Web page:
As the coronavirus crisis was intensifying in late March, auditors raised the alarm that a Related Companies subsidiary might struggle to pay off $200 million in Israeli bonds that would come due in the fall. Related Commercial Portfolio assured investors that it was pursuing numerous options to ensure it met its obligations, and after months of negotiations, bondholders now have a specific proposal to vote on.
The proposed debt settlement envisions an early redemption of $74.5 million of the bonds’ principal, while the payment of the remaining balance — $121.5 million — will be postponed by a year to September 2021. The interest rate on the bonds will be increased from 5.1 percent to 7 percent.
RCP CEO Richard O’Toole said he believes the arrangement “constitutes an expression of faith in the company, its assets and its abilities,” according to an affidavit filed Tuesday with the Tel Aviv Stock Exchange.
O’Toole, who is also Related Companies’ general counsel, added it creates an “alignment between the structure of the capital and the debt of the company and between the operational requirements in the current times.”
The Israeli bond market responded positively to the news, with RCP’s bonds rising back above 95 cents on the dollar for the first time in three months.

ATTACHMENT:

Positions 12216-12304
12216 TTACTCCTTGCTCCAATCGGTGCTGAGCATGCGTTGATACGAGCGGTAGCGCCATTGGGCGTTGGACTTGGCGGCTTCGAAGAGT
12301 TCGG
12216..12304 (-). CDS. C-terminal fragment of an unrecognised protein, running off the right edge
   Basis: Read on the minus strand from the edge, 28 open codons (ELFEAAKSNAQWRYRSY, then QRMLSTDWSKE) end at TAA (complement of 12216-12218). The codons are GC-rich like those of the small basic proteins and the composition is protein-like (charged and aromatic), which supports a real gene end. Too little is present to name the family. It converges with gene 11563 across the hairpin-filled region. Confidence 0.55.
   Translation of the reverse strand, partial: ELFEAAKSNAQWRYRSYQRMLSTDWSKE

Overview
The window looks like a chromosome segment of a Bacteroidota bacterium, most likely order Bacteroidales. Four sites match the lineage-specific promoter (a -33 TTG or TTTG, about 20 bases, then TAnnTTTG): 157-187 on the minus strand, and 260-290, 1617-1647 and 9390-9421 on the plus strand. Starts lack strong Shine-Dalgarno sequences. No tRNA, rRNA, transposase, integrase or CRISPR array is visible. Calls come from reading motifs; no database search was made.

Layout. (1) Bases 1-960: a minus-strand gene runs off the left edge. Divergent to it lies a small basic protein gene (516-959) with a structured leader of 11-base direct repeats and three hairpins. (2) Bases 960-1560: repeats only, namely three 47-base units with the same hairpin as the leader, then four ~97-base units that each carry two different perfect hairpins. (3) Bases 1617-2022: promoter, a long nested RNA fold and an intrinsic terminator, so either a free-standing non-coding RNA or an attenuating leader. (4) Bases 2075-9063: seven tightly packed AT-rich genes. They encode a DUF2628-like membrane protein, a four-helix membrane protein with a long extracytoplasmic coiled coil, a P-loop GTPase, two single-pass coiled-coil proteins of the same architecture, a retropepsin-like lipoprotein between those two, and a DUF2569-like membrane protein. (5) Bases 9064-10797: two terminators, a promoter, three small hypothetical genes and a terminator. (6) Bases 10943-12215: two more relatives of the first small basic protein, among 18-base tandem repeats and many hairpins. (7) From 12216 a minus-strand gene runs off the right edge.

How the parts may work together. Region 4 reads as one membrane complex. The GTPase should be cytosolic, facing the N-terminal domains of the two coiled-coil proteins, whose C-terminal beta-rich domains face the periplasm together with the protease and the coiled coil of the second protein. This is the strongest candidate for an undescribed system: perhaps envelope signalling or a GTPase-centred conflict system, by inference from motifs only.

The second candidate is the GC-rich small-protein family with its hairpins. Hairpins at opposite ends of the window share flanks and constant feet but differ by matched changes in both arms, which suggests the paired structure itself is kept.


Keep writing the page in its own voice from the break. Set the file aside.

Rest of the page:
Funds for the early redemption will come from a number of sources. Related Companies — as RCP’s sole shareholder — will provide $12.5 million in cash as well as a $35 million guarantee for the refinancing of an office condominium unit at the 54-story Time Warner Center. RCP’s own liquidity will cover the rest.
A separate disclosure indicates that First Republic Bank is providing a $75 million refinancing for the Time Warner Center unit, which spans the 18th and 19th floors and is occupied by Related itself. The same lender previously provided a $30 million mortgage on the property in 2014, according to property records.
In the event that RCP is unable to pay off the outstanding balance on the bonds next year, Related has also committed to purchase its subsidiary’s stakes in the Time Warner Center condo and the Bronx Terminal Market, whose proceeds will be used to pay off the bonds.
RCP owns a roughly 41-percent stake in the 912,000-square-foot Bronx Terminal Market, according to its financial reports. A recent appraisal — which included the assumption that Covid-19 would be largely contained in the first half of 2020 — valued the retail power center at $620 million.
Related’s bondholders are set to meet via Zoom on July 13, and will have until July 15 to vote on the proposed settlement. A 75-percent majority is needed for the proposal to be accepted.
While the Tel Aviv-listed RCP portfolio represents a relatively small piece of Related’s extensive holdings in real estate and beyond, Stephen Ross’ larger firm has also faced numerous challenges as a result of the coronavirus pandemic.
The developer recently halted payments to EB-5 investors on the Hudson Yards megadevelopment, citing “extremely challenging conditions” in the residential condo market and the bankruptcy of its mall anchor tenant, Neiman Marcus. Related is now reportedly marketing the Neiman space for office use.
Elsewhere in Manhattan, Related has sold the residential component of One Union Square South — well known for the “Metronome” public artwork on its facade — to an unidentified overseas buyer for $200 million.
A Related spokesperson did not respond to a request for comment.
Contact Kevin Sun at [email protected]